The Conservative Party has omitted any mention of solar PV in its second consecutive general election manifesto.

This morning Theresa May unveiled her ‘Forward, Together’ manifesto which contains a number of pledges pertaining to the UK’s energy market and climate change commitments.

However there is no mention of specific policies to support the deployment of renewable energy and solar PV is completely omitted, much like it was from David Cameron’s last election manifesto in 2015.

Instead the manifesto reiterates the Conservative’s commitment to meeting decarbonisation targets set out under the Climate Change Act and stipulates the need for a diverse energy mix, ensuring the country gets “the right generation in the right place”.

It uses this commitment to open the door for onshore wind to be deployed once more in Scotland’s remote islands and possibly on the mainland; a part-repeal of Cameron’s manifesto promise to curb its deployment throughout the UK.

The country’s renewables lobby may also take heed of a paragraph that alludes to a change in energy policy once Britain has left the European Union. The manifesto states: “…after we have left the European Union, we will form our energy policy based not on the way energy is generated but on the ends we desire – reliable and affordable energy, seizing the industrial opportunity that new technology presents and meeting our global commitments on climate change.”

Much of the energy policy stated in May’s manifesto focuses on the cost of energy, pledging to enact an independent review on energy costs which will seek recommendations as to how energy costs could become the lowest in Europe while ensuring security of supply and carbon reduction commitments are maintained.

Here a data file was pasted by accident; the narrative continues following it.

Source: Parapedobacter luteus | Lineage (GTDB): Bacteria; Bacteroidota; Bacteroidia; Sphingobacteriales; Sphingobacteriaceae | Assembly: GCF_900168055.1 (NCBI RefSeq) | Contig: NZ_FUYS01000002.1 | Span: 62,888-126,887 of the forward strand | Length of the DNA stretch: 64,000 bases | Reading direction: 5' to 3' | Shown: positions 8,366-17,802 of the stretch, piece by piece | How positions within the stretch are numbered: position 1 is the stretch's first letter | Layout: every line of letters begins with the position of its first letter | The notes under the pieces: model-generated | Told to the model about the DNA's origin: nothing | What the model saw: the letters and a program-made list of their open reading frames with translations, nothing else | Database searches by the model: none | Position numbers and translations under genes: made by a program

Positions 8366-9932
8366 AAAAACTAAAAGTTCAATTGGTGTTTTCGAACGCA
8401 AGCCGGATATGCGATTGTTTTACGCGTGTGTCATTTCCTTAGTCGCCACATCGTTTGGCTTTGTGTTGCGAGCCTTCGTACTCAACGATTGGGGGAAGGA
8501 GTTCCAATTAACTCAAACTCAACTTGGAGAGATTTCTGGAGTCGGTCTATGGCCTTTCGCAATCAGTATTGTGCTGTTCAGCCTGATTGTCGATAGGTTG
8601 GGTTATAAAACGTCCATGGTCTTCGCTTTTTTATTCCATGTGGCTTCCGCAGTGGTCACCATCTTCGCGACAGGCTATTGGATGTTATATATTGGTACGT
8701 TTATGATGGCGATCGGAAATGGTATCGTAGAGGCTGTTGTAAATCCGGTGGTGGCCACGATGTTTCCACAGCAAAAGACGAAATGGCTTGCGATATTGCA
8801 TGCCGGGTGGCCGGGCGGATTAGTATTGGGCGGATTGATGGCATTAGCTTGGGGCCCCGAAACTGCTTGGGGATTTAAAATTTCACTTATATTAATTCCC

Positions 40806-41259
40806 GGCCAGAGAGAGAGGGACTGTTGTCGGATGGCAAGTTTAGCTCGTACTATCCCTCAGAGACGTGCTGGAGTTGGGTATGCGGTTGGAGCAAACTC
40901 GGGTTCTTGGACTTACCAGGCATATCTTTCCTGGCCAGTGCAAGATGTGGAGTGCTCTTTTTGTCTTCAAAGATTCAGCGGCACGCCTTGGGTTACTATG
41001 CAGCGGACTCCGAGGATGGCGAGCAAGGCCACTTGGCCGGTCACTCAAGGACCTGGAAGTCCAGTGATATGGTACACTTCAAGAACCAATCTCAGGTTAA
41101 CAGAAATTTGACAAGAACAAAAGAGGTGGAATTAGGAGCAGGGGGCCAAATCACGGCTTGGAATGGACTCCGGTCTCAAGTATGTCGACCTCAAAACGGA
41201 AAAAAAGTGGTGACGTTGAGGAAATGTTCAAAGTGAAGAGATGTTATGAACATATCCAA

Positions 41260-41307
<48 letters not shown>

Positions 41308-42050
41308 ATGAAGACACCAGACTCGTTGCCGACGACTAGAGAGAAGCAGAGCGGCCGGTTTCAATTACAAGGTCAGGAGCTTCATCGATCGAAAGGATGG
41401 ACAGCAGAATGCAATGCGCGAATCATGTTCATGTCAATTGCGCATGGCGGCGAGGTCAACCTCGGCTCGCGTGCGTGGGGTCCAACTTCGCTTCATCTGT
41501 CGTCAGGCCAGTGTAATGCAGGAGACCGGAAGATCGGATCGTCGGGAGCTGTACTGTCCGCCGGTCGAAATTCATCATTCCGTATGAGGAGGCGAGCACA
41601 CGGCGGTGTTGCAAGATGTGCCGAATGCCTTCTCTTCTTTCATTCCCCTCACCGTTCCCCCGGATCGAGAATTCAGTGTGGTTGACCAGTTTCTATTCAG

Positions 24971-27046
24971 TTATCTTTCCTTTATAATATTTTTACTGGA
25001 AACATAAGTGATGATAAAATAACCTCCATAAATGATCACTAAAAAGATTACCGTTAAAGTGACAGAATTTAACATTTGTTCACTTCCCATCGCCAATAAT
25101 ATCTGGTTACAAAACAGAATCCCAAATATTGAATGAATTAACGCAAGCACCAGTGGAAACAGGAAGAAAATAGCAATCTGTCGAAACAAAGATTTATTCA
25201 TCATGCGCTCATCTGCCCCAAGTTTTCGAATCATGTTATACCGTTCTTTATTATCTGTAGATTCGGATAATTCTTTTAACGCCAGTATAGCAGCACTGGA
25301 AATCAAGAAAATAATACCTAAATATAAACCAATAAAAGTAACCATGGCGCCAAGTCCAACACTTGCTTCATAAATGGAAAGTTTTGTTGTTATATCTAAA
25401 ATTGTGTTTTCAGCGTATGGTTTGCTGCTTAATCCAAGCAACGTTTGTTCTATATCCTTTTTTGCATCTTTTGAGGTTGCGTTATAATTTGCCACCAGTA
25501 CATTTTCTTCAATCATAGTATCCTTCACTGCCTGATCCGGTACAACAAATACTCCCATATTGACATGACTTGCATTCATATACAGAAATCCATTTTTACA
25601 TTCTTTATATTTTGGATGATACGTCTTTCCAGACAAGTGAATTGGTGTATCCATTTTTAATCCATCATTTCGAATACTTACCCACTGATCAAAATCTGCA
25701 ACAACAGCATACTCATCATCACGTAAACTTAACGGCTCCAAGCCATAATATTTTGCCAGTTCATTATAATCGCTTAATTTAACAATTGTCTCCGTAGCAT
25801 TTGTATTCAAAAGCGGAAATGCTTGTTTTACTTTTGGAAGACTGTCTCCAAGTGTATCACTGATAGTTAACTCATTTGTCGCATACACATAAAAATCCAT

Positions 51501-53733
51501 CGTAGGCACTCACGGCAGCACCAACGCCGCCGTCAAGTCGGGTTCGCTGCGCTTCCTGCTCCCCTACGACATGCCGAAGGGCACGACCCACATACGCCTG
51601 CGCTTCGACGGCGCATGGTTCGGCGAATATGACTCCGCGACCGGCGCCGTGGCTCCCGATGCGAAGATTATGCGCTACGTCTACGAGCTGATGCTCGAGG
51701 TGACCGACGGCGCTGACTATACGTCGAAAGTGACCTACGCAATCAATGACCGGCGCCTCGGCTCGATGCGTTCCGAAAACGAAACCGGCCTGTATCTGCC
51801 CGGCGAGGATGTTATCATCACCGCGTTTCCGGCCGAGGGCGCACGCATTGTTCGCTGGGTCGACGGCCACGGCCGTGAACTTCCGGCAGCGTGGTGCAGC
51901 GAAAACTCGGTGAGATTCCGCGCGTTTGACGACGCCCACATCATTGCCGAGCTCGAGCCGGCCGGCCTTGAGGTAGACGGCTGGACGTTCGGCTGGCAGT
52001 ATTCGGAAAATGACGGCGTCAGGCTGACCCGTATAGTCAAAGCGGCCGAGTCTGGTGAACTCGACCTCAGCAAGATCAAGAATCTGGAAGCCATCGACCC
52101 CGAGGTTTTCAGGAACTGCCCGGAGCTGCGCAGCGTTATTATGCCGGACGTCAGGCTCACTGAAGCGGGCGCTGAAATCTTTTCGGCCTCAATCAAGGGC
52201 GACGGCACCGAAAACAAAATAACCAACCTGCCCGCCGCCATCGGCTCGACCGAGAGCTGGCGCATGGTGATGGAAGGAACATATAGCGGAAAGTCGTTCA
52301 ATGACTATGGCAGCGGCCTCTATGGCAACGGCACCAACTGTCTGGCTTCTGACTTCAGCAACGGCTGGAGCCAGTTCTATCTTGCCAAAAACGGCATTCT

However the solar industry could yet be buoyed by the pledge to create an industrial energy efficiency scheme to help large companies cut their energy use and bills through the installation of energy efficiency technologies, a policy which could feasibly incorporate commercial rooftop solar.

Associated technologies have also been mentioned, with May’s government planning to spend more on research and development into battery storage and smart grids, while £600 million will be invested to ensure that “nearly all” vehicles on the road are zero-emission by 2050.

May’s manifesto follows launches from the other main political parties, with Labour planning to establish a 60% renewable energy target by 2030 and the Lib Dems pledging to restore solar PV support curtailed by the Conservatives since 2015.

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